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Minimus: a fast, lightweight genome assembler

Overview of attention for article published in BMC Bioinformatics, January 2007
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About this Attention Score

  • In the top 25% of all research outputs scored by Altmetric
  • Good Attention Score compared to outputs of the same age (77th percentile)
  • Good Attention Score compared to outputs of the same age and source (70th percentile)

Mentioned by

twitter
3 tweeters
wikipedia
1 Wikipedia page

Citations

dimensions_citation
304 Dimensions

Readers on

mendeley
345 Mendeley
citeulike
12 CiteULike
connotea
6 Connotea
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Title
Minimus: a fast, lightweight genome assembler
Published in
BMC Bioinformatics, January 2007
DOI 10.1186/1471-2105-8-64
Pubmed ID
Authors

Daniel D Sommer, Arthur L Delcher, Steven L Salzberg, Mihai Pop

Abstract

Genome assemblers have grown very large and complex in response to the need for algorithms to handle the challenges of large whole-genome sequencing projects. Many of the most common uses of assemblers, however, are best served by a simpler type of assembler that requires fewer software components, uses less memory, and is far easier to install and run. We have developed the Minimus assembler to address these issues, and tested it on a range of assembly problems. We show that Minimus performs well on several small assembly tasks, including the assembly of viral genomes, individual genes, and BAC clones. In addition, we evaluate Minimus' performance in assembling bacterial genomes in order to assess its suitability as a component of a larger assembly pipeline. We show that, unlike other software currently used for these tasks, Minimus produces significantly fewer assembly errors, at the cost of generating a more fragmented assembly. We find that for small genomes and other small assembly tasks, Minimus is faster and far more flexible than existing tools. Due to its small size and modular design Minimus is perfectly suited to be a component of complex assembly pipelines. Minimus is released as an open-source software project and the code is available as part of the AMOS project at Sourceforge.

Twitter Demographics

The data shown below were collected from the profiles of 3 tweeters who shared this research output. Click here to find out more about how the information was compiled.

Mendeley readers

The data shown below were compiled from readership statistics for 345 Mendeley readers of this research output. Click here to see the associated Mendeley record.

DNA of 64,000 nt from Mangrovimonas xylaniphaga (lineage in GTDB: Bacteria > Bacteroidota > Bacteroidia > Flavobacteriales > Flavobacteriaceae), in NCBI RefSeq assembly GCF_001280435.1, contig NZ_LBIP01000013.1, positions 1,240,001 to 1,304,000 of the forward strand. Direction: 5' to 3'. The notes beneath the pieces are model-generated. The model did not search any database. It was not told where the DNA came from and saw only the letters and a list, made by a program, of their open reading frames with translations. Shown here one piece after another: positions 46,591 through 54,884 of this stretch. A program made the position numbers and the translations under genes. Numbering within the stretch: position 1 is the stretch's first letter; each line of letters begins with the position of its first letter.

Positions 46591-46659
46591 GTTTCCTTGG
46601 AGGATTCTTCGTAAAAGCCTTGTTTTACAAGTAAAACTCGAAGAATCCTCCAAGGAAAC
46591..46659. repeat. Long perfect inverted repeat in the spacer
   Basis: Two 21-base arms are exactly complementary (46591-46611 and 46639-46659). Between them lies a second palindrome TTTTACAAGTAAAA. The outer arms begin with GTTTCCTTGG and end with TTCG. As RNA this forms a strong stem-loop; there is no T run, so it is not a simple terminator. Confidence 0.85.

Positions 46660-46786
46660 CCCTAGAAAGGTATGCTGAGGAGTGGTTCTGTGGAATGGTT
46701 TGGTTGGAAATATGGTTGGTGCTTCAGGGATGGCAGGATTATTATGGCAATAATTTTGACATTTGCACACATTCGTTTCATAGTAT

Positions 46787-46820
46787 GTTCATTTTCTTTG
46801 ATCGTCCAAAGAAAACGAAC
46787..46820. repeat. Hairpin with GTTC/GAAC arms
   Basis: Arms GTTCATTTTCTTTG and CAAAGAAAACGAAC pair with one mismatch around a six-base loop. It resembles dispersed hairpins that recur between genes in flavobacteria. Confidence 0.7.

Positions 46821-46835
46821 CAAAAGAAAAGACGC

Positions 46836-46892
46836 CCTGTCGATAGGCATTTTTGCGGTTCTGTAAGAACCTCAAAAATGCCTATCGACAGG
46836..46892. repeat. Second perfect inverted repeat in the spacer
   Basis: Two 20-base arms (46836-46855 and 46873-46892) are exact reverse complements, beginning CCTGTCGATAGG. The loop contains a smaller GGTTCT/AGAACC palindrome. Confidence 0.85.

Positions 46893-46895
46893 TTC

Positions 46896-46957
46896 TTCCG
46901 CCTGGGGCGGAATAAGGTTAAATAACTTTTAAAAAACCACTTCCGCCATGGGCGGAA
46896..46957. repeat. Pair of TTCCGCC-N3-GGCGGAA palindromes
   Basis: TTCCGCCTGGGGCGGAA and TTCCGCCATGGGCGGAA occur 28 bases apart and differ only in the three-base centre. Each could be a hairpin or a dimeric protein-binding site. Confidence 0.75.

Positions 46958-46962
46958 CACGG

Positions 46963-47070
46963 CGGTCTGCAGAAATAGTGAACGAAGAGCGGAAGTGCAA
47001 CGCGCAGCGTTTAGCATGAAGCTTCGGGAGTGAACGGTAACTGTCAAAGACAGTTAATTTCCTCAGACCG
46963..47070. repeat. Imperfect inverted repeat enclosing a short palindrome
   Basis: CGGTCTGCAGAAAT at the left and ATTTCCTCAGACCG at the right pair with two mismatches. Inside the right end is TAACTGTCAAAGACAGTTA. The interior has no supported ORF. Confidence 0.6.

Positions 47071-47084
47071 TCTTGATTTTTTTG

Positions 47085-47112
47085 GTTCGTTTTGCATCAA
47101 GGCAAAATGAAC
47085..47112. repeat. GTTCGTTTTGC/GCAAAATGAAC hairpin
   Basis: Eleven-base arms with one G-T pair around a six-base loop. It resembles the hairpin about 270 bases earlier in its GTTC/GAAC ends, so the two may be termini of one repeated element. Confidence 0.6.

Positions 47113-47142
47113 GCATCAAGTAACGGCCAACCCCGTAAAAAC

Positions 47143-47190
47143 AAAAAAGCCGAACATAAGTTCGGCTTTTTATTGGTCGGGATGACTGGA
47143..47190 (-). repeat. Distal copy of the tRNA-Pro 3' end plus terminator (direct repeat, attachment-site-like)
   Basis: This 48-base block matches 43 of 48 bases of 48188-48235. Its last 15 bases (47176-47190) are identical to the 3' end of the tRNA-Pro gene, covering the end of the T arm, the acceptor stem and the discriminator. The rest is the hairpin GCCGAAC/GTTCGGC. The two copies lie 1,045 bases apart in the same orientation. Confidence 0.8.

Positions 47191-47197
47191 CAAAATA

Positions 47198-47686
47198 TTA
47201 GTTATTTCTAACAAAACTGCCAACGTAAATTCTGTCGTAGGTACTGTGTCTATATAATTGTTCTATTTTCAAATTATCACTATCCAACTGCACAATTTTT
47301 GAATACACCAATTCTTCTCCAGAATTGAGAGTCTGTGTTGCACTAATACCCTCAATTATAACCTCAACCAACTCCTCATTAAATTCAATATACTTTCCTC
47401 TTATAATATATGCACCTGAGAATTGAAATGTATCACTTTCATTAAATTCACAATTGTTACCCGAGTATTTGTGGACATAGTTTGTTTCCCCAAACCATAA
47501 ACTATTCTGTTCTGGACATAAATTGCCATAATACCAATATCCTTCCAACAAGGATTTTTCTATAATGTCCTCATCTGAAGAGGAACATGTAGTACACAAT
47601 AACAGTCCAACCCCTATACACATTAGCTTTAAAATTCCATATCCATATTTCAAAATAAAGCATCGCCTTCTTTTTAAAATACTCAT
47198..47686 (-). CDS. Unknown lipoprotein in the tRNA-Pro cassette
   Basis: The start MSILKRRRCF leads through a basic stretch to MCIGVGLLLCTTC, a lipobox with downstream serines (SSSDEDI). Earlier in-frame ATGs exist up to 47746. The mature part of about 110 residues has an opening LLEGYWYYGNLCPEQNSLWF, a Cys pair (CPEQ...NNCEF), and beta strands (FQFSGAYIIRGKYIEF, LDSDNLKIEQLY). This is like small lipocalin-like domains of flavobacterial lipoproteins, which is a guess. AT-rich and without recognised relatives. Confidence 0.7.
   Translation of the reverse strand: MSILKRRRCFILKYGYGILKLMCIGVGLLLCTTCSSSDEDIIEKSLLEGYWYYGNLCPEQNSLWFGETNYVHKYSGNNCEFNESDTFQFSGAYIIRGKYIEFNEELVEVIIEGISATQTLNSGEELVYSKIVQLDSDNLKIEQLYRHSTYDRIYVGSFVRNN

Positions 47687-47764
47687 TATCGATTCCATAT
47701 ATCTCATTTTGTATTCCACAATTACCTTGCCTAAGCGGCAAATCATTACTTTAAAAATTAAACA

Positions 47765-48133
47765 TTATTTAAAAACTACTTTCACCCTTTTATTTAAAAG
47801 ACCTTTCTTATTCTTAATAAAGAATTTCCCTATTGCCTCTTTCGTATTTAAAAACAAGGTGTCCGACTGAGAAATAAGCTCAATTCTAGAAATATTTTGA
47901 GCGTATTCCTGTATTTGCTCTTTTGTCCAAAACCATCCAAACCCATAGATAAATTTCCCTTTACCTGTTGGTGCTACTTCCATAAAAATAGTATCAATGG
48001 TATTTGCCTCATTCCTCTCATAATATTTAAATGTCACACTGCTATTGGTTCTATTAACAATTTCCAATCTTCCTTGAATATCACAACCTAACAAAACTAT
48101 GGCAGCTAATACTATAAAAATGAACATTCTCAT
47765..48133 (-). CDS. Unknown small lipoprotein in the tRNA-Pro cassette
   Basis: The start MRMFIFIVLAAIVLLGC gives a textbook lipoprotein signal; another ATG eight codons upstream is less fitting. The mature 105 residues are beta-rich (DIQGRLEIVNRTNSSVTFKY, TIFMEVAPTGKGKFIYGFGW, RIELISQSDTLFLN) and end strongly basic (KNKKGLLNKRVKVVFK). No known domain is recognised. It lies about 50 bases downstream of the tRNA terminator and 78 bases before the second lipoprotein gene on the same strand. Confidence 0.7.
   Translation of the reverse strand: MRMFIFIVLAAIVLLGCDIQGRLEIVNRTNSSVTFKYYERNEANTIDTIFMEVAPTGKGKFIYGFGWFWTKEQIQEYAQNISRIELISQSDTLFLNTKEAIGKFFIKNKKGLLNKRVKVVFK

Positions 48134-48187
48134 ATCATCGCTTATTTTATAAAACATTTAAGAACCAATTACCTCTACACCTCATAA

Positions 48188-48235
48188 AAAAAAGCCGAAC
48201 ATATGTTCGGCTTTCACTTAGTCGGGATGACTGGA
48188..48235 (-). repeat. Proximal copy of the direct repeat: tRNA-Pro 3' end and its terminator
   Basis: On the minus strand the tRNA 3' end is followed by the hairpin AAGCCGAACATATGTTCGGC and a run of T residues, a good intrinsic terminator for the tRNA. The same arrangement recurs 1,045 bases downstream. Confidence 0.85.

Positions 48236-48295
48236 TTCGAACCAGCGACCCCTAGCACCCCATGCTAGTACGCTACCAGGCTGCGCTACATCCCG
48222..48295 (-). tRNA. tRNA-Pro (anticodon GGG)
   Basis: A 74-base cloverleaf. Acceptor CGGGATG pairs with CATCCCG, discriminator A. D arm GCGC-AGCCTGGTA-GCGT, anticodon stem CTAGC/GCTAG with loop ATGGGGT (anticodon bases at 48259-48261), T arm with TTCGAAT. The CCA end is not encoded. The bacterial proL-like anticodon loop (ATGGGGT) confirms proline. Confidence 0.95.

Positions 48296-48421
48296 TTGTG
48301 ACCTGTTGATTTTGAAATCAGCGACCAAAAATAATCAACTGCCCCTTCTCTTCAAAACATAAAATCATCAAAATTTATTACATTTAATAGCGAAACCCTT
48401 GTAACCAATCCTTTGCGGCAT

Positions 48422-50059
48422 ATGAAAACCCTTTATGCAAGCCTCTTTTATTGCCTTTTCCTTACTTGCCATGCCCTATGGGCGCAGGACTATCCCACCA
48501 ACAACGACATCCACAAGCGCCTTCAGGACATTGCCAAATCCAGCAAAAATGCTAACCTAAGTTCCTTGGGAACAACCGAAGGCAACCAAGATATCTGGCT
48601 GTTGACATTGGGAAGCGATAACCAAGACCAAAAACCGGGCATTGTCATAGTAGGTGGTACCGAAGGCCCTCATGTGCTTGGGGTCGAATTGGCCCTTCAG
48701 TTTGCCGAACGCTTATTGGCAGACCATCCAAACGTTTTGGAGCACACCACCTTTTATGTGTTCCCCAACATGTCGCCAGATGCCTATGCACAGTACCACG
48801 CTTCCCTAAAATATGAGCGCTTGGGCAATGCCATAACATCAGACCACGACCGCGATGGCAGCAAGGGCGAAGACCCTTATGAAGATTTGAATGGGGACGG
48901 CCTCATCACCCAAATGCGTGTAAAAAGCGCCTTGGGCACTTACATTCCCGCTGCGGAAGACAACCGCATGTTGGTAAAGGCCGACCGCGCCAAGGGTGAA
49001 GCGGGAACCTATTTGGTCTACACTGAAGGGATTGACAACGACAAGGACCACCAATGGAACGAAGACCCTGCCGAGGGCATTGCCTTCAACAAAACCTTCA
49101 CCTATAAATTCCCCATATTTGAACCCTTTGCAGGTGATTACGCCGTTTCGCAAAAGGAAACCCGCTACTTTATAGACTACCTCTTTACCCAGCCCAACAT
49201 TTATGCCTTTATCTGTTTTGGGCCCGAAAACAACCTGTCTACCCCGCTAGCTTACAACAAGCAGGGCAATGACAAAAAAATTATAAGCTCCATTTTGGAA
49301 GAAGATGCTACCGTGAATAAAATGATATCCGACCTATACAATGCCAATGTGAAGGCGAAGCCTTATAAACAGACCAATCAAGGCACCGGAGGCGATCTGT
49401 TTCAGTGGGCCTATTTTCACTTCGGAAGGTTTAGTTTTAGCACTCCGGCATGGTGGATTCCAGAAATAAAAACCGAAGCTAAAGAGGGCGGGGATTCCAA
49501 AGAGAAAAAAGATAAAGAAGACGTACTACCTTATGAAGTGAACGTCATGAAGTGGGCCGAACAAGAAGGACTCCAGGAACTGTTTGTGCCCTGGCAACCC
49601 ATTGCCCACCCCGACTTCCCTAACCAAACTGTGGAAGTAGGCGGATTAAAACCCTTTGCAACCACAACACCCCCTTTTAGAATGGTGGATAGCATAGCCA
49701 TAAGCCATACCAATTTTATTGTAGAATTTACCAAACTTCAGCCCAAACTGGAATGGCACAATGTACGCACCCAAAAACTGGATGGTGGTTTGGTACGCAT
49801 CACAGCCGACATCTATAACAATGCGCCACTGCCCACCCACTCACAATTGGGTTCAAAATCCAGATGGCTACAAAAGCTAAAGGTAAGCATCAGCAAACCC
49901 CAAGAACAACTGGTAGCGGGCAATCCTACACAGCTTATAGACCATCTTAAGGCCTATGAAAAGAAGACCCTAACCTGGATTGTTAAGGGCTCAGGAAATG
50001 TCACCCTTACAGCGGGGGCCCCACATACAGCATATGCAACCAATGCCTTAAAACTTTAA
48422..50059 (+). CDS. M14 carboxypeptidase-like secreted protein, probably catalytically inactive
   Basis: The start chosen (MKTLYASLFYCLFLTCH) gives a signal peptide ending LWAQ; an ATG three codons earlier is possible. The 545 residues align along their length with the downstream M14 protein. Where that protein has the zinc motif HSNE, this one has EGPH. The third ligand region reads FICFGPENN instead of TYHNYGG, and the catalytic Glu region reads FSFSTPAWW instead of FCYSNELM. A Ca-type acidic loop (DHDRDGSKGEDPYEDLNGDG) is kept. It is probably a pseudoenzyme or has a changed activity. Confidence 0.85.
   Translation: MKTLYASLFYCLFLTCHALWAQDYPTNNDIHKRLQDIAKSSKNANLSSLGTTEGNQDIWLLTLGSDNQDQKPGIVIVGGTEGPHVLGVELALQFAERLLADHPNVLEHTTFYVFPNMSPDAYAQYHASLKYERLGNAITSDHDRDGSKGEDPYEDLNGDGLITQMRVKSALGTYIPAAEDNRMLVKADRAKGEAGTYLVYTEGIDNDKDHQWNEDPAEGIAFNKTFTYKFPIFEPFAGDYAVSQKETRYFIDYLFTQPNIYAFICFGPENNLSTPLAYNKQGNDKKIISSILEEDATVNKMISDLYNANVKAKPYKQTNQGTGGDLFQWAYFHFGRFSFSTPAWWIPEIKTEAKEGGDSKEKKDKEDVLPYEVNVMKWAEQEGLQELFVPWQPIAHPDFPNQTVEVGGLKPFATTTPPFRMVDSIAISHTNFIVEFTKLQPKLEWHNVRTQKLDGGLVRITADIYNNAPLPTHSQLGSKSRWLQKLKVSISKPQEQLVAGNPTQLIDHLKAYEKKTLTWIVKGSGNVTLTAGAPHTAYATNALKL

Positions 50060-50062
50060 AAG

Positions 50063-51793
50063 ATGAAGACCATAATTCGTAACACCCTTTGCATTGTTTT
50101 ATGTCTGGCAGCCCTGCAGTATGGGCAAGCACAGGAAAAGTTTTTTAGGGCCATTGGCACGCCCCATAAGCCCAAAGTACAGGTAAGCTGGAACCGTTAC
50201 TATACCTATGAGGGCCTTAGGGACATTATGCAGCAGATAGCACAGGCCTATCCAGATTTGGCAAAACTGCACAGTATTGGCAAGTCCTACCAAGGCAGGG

Geographical breakdown

Country Count As %
United States 17 5%
Brazil 8 2%
Germany 7 2%
Canada 2 <1%
Spain 2 <1%
Mexico 2 <1%
Sweden 2 <1%
United Kingdom 2 <1%
New Zealand 1 <1%
Other 8 2%
Unknown 294 85%

Demographic breakdown

Readers by professional status Count As %
Researcher 97 28%
Student > Ph. D. Student 87 25%
Student > Master 35 10%
Professor > Associate Professor 29 8%
Student > Bachelor 22 6%
Other 58 17%
Unknown 17 5%
Readers by discipline Count As %
Agricultural and Biological Sciences 214 62%
Biochemistry, Genetics and Molecular Biology 34 10%
Computer Science 33 10%
Environmental Science 11 3%
Immunology and Microbiology 4 1%
Other 16 5%
Unknown 33 10%

Attention Score in Context

This research output has an Altmetric Attention Score of 5. This is our high-level measure of the quality and quantity of online attention that it has received. This Attention Score, as well as the ranking and number of research outputs shown below, was calculated when the research output was last mentioned on 24 April 2013.
All research outputs
#2,505,600
of 11,194,639 outputs
Outputs from BMC Bioinformatics
#1,201
of 4,189 outputs
Outputs of similar age
#28,491
of 128,860 outputs
Outputs of similar age from BMC Bioinformatics
#35
of 124 outputs
Altmetric has tracked 11,194,639 research outputs across all sources so far. Compared to these this one has done well and is in the 77th percentile: it's in the top 25% of all research outputs ever tracked by Altmetric.
So far Altmetric has tracked 4,189 research outputs from this source. They receive a mean Attention Score of 5.0. This one has gotten more attention than average, scoring higher than 70% of its peers.
Older research outputs will score higher simply because they've had more time to accumulate mentions. To account for age we can compare this Altmetric Attention Score to the 128,860 tracked outputs that were published within six weeks on either side of this one in any source. This one has done well, scoring higher than 77% of its contemporaries.
We're also able to compare this research output to 124 others from the same source and published within six weeks on either side of this one. This one has gotten more attention than average, scoring higher than 70% of its contemporaries.